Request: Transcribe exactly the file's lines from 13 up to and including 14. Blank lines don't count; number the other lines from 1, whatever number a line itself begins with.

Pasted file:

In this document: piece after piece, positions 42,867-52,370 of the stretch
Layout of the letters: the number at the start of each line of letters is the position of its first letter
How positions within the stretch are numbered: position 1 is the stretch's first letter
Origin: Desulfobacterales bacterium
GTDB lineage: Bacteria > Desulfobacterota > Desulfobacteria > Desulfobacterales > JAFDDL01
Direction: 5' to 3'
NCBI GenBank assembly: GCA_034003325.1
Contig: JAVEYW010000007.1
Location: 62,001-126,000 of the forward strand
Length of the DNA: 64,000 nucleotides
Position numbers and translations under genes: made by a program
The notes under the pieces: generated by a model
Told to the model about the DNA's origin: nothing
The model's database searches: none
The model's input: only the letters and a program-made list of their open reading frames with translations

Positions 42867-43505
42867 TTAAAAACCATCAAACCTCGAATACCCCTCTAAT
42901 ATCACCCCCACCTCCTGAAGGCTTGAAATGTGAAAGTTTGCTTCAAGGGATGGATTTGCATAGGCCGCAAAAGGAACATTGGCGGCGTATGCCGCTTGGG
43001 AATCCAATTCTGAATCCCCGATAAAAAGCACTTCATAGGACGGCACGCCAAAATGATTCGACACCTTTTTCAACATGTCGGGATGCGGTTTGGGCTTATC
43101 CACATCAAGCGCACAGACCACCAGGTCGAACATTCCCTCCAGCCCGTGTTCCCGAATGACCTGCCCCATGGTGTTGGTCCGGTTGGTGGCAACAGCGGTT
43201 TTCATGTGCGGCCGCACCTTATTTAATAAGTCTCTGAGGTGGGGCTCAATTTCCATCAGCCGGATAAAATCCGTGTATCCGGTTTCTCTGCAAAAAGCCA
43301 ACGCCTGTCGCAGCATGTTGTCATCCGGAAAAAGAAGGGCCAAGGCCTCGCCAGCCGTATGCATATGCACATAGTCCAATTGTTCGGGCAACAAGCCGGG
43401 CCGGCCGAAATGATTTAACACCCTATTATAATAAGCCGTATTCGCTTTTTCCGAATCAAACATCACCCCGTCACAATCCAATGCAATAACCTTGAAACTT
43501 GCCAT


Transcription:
Told to the model about the DNA's origin: nothing
The model's database searches: none